November 12 At 11:19 a.m., Al Delucchi announces that a verdict will be read at 1:00 p.m. “Ladies and gentlemen of the media, the jury has arrived at a verdict,” the judge states. Scott Peterson appears in a dark suit, and is represented by Pat Harris and Nareg Gourjian in the absence of Mark Geragos. No members of the Rocha family or the Peterson family are present in the courtroom for the judge’s announcement. After deliberating seven hours and 14 minutes since getting a new foreman, the jury returns with a verdict, finding Scott Peterson guilty of murder in the first degree in the death of Laci Peterson, and of murder in the second degree in the death of Conner Peterson. Jurors also confirm special circumstances, premeditated murder with multiple victims, meaning that the defendant faces a possible death sentence. Scott Peterson stares straight ahead as the verdicts are read. Sharon Rocha begins crying, and Brent Rocha puts his arm around her. Lori Ellsworth and other friends of Laci Peterson also burst into tears. Jackie Peterson, unaccompanied by Lee Peterson, drops her head. Fairy Sorrell turns to Sharon Rocha and nods slightly as the jurors file out of the courtroom. A smiling Rick Distaso and the prosecution team leaves the courthouse through the front door, but say nothing. “We’re not done yet,” Jim Brazelton says. Sharon Rocha smiles slightly but does not comment to reporters. She speaks on her cellular phone. Ron Grantski signals a thumbs-up to the group. Harvey Kemple remarks, “We’re very happy.” Gwen Kemple chimes in, saying, “Great day, great day.” Jackie, Joe and Janey Peterson leave the courthouse by the front entrance, past the crowd that had gathered for the reading of the verdict. Pat Harris tells reporters he has no comment, again citing the gag order. “I feel bad I wasn’t there,” Geragos later tells a reporter. At the former residence of Scott and Laci Peterson, the group of people who gathered there to hear the verdict being read on radio are joined by others. Three police officers cordon off the front yard. Susan Medina asks the officers to clear out the visitors. Howard Varinsky, who managed to survive the Justin Falconer debacle, remarks on television that he was “thrilled” with the verdict. “I feel very vindicated,” he says. John Thompson files a formal complaint with the California Bar Association against Mark Geragos for openly displaying a fishing boat in a parking lot two blocks from the courthouse, an act that Thompson states was an obvious attempt to communicate with jurors. At the web site of the Modesto Bee, about 137,000 readers access about 505,000 pages, up from a typical Friday of about 25,000 readers and about 150,000 pages.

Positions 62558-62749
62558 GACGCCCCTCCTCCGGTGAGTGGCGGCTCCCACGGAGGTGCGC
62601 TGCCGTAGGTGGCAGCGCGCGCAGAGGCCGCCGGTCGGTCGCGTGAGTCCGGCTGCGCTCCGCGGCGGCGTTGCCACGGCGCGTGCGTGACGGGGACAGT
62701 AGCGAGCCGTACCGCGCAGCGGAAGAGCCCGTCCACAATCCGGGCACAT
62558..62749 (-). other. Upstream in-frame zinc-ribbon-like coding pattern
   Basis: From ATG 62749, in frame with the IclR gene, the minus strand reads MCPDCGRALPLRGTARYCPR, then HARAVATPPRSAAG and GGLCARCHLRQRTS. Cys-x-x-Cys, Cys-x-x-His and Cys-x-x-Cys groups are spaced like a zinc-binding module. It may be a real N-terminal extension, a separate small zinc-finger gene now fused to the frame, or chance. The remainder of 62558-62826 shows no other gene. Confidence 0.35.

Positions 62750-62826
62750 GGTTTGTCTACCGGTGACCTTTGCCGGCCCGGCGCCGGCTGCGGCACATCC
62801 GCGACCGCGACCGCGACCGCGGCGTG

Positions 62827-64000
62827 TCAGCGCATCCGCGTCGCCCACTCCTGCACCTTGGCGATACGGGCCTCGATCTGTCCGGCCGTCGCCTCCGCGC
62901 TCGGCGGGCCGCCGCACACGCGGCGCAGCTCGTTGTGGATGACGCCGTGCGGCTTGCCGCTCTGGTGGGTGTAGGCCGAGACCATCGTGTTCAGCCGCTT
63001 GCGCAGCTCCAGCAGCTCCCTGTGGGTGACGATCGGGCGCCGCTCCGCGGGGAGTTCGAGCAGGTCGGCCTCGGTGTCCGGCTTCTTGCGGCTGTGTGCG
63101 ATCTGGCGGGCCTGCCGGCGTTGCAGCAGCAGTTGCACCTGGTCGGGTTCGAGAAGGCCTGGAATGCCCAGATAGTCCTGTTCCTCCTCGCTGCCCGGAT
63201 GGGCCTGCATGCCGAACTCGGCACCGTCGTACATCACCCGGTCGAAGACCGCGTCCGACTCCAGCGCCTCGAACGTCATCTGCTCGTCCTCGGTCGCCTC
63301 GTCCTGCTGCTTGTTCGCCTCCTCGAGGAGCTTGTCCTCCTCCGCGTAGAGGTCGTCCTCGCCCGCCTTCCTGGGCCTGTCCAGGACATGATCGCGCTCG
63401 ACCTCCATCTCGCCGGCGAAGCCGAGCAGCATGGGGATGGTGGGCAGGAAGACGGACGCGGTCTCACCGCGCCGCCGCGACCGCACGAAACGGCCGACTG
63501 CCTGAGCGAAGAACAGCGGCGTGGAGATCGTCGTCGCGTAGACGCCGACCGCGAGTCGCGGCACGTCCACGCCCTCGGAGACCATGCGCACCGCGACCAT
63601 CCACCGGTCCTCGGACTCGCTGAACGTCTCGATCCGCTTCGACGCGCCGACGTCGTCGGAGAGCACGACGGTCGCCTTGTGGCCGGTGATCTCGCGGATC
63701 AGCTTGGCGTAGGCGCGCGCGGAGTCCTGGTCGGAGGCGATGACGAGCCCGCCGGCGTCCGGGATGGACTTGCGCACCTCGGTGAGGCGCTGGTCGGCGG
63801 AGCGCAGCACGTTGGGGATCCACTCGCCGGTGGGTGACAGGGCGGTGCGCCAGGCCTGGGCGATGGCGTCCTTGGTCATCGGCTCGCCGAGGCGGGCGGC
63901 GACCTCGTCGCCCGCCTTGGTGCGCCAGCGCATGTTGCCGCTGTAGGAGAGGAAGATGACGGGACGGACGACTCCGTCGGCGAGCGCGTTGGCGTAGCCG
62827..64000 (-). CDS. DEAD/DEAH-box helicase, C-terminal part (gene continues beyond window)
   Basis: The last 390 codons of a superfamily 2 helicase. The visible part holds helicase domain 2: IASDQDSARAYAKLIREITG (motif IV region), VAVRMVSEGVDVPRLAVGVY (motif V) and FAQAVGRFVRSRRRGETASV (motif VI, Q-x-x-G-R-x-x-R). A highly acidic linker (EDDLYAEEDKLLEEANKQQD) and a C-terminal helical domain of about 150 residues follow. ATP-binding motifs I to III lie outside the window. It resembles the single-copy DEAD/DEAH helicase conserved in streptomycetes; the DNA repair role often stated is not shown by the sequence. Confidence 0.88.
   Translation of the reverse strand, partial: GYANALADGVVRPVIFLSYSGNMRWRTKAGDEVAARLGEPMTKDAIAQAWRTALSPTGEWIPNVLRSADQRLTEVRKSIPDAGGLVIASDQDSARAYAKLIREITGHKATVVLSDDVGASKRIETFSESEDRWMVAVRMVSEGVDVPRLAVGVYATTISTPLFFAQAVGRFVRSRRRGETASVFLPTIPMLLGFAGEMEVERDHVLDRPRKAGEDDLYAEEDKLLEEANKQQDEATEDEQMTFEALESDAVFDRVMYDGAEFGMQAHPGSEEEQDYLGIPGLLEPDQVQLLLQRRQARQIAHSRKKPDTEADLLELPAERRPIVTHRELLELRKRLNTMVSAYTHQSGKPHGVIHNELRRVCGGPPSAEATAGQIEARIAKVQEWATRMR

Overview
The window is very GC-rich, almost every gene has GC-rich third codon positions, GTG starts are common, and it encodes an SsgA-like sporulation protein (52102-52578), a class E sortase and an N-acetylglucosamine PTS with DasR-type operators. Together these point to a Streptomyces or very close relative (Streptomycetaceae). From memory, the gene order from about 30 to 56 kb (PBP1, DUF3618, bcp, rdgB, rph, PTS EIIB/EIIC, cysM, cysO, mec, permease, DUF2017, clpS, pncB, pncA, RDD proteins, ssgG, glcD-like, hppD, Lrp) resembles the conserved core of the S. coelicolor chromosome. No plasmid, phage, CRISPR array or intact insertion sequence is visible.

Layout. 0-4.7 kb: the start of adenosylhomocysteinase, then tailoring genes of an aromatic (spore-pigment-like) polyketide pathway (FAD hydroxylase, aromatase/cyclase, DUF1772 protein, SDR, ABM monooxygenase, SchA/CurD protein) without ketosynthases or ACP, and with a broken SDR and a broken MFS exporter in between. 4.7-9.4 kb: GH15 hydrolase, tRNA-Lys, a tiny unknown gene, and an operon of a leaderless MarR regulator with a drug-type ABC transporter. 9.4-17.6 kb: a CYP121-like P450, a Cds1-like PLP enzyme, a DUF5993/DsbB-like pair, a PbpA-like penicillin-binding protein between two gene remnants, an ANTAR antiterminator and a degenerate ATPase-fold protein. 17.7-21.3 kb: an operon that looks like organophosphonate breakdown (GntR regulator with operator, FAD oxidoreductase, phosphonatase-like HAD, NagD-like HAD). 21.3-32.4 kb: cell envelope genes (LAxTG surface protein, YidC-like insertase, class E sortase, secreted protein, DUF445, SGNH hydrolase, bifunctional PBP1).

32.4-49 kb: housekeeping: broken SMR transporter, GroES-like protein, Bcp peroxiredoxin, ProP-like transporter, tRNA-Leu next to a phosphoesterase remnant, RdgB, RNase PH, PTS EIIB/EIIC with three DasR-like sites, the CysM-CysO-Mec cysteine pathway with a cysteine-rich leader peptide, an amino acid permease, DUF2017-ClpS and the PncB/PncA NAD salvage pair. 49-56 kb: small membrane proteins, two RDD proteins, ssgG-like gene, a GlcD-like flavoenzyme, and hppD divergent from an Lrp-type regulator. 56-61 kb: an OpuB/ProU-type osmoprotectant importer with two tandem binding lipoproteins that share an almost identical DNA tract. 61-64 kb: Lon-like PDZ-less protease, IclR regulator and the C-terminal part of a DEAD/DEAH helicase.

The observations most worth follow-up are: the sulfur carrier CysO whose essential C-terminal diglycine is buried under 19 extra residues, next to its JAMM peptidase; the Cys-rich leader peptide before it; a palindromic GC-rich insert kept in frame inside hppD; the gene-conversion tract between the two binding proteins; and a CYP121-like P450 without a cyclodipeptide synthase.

November 13 At the web site of the Modesto Bee, about 50,000 readers access about 250,000 pages, up from a typical Saturday of about 20,000 readers and about 85,000 pages.